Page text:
July 22 (Bloomberg) -- The liquidator of Bernard Madoff’s firm hasn’t withdrawn all common law claims against UBS AG and has left them in place in one of two lawsuits against the Swiss bank, a spokeswoman said.
Trustee Irving Picard sued UBS twice, seeking $2.6 billion and alleging the Zurich-based bank aided Madoff’s fraud by setting up so-called feeder funds and agreeing “to look the other way” at irregularities. He told U.S. District Judge Colleen McMahon in Manhattan this month he would drop some claims and ask UBS only to return money taken from the Ponzi scheme before its 2008 collapse.
The common law claims for damages were dropped in the second, smaller suit against UBS, Amanda Remus, a Picard spokeswoman, said in an e-mail today. They were dropped to persuade the district court judge to leave the case in bankruptcy court, and won’t affect the amounts sought, she said.
“Our decision was meant to promote judicial economy by enabling the district court to leave the bankruptcy case in bankruptcy court,” she said.
UBS, HSBC Holdings Plc, JPMorgan Chase & Co. and UniCredit SpA, sued by Picard with other parties for a combined $90 billion in transfers and damages, took their cases to district court. McMahon and Judge Jed Rakoff have said they will decide if Picard has a right to use common law and other laws to sue for damages.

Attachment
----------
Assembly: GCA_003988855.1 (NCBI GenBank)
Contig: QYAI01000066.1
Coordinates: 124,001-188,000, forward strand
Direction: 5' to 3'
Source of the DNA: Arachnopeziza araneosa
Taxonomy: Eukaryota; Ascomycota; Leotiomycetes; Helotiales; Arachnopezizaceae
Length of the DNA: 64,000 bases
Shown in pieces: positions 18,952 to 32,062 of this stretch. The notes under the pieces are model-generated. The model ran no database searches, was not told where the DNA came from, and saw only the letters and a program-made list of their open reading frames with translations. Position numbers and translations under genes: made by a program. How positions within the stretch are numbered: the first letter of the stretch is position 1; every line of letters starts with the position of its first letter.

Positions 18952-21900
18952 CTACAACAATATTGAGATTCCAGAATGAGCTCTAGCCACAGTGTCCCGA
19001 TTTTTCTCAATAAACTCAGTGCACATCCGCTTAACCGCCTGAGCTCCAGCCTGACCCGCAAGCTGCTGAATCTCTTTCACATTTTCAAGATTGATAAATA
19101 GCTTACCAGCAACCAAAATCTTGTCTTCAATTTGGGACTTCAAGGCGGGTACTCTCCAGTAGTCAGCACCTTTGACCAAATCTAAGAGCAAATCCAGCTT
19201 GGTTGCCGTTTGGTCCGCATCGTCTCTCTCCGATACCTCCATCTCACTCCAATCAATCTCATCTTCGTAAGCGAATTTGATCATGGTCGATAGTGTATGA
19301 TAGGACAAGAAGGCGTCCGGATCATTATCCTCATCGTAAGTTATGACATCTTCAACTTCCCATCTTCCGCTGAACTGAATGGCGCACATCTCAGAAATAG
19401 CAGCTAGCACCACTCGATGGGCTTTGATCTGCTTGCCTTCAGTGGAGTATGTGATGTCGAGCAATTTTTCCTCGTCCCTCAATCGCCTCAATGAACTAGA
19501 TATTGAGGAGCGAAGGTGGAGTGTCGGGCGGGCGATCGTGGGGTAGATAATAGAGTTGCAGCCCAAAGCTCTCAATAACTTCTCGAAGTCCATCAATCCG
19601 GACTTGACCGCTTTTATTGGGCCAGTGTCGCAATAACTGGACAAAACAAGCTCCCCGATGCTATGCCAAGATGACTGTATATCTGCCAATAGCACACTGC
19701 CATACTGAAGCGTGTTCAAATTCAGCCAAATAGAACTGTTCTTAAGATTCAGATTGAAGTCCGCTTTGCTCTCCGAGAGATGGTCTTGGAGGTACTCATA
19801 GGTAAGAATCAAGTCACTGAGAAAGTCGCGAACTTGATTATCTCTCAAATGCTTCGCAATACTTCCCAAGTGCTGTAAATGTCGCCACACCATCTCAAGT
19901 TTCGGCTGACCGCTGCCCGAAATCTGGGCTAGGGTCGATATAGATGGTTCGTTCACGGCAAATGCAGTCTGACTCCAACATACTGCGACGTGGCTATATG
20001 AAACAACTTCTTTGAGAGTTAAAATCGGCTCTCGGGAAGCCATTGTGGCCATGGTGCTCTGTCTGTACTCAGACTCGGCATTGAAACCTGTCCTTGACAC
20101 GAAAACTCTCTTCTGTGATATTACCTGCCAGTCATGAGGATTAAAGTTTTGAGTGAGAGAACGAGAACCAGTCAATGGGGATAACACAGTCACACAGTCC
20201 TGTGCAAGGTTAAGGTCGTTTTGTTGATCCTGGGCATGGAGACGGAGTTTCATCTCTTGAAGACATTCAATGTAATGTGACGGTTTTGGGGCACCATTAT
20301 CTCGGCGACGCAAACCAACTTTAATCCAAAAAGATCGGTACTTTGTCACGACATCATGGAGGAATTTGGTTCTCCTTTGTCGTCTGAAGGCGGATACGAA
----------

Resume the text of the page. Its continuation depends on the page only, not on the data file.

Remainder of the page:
Picard’s first suit against UBS demands $2 billion. The second suit, filed in December, asks for $555 million in withdrawals from the con man’s business, plus “millions of dollars” in fees, “in an amount to be determined at trial, for helping deposit money with Madoff,” according to the complaint. Also demanded were unspecified “compensatory and exemplary damages in an amount to be proven at trial.”
Giving up the damages sought in the $555 million suit won’t affect the trustee’s potential recovery from UBS because they duplicate amounts sought in transfers, Remus said.
UBS has said Picard sought more than $2 billion based on common law claims. UniCredit is part of a suit that demands triple damages, or a total of $59 billion.
The cases are Picard v. UBS AG, 11-cv-04212 and 11-cv- 04213, U.S. District Court, Southern District of New York (Manhattan).
--Editors: John Pickering
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